2. In the meantime, heat the olive oil in a small pan. Add garlic and garlic and cook for a couple of minutes (make sure not to cook the parsley). Add the tomato sauce, salt and pepper and let cook until the sauce thickens.
  3. Once the beans are cooked drain them but reserve the water.
  4. Mix the tomato sauce to the beans and, adding some of the reserved water, puree in a blender in several batches, adding water to taste, depending on the desired thickness. You probably won’t use all the water but you want it thin enough to be able to cook the pasta in it.
  5. Place the soup on the stove in a big pot, bring to a gentle boil and add the pasta. Cook until al dente and serve with olive oil.


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Let’s end the week with another sugar-free recipe. My first taste of granola was actually under the guise of Muesli, on my first trip to Switzerland as a child. Can’t say it was love at first sight. Now I chomp down granola dry, as a snack, if I need a pick me up during the day. Granola is so easy to make that I have forever foregone store-bought varieties. No matter how good they are, they can never match a home-made one. I tried infinite variations and the following recipe fell in my hands a few years ago – I think I found it in the New York Times and, if memory serves me, it belonged to a restaurant whose name now escapes me. What intrigued me was the use of extra virgin olive oil, rather than blander cooking oils.

When it first came out of the oven and I tasted it, I knew I had found my granola partner.  I make it regularly, store it in a jar and reach for it whenever a sweet craving strikes.


3 C Rolled oats

1 1/2 C Pistachios, hulled

1 C Pumpkin Seeds, hulled

1 C Unsweetened Coconut Chips

3/4 C Pure Maple Syrup

1/2 C Extra Virgin Olive Oil

1 ts Kosher Salt

1/2 C Honey (or brown sugar)

1/2 ts Cinnamon

1/2 ts Cardamom

3/4 C Dried Apricots, chopped or other dried fruit of your choice


  1. In a large bowl, combine oats, pistachios, pumpkin seeds, coconut chips, maple syrup, olive oil, honey (or brown sugar), salt, cinnamon and cardamom. Spread mixture on a baking sheet in an even layer and bake at 300F for about 45 minutes, stirring every 15 minutes, until golden all over and well toasted.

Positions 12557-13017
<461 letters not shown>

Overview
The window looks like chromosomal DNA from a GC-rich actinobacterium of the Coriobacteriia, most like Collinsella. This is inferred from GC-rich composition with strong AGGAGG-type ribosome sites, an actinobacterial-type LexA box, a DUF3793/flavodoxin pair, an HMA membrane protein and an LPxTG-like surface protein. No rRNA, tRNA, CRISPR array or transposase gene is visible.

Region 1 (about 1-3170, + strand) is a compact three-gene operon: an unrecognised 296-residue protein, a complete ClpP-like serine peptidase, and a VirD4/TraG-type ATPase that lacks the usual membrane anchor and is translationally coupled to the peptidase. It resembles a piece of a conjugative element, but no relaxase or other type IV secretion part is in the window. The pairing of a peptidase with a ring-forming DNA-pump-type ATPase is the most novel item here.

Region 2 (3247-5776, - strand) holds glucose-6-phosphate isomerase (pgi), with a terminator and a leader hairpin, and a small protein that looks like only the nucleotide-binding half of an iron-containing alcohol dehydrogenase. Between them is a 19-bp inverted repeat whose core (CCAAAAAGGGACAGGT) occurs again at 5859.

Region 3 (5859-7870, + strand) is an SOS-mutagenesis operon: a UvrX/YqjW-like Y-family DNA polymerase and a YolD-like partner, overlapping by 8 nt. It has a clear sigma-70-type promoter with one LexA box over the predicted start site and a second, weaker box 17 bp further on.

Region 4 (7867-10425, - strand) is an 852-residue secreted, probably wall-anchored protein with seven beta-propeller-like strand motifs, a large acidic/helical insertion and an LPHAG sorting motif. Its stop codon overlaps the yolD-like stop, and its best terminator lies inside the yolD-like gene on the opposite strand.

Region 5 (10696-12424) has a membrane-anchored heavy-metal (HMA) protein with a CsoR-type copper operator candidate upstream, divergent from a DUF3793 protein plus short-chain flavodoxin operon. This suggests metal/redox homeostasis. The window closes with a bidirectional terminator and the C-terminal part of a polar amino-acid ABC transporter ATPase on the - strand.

2. Transfer granola to a bowl and add dried apricots.


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The cookies are definitely not sugar-free

It’s much easier to omit sugar from recipes that don’t need leavening agents, such as custards or fruit desserts like crumbles. Here is my revised version of a maple pot de creme. I insist on using Grade B Maple Syrup (and none of the fake stuff, that would be sugar anyway) as its taste is fuller and caramel-y. The original recipe calls from some brown sugar which I converted into agave syrup.

This is not exactly fat-free but we have been talking about avoiding sugar only. For now…

RECIPE – Yields 8 portions (4 oz ramekins)

1/2 C      Maple Syrup, Grade B

2 C          Heavy Cream

1/4 ts     Salt

1/4 ts     Vanilla Extract

3              Yolks

1               Egg

2 T          Agave Syrup

1. Place maple syrup in a sauce pan and bring to boil until thick and reduced by about half. Remove from heat and whisk in cream, salt and vanilla extract.

2. In a bowl combine egg, yolks and agave syrup and whisk until smooth. Slowly add the cream mixture, constantly whisking so the eggs won’t curdle.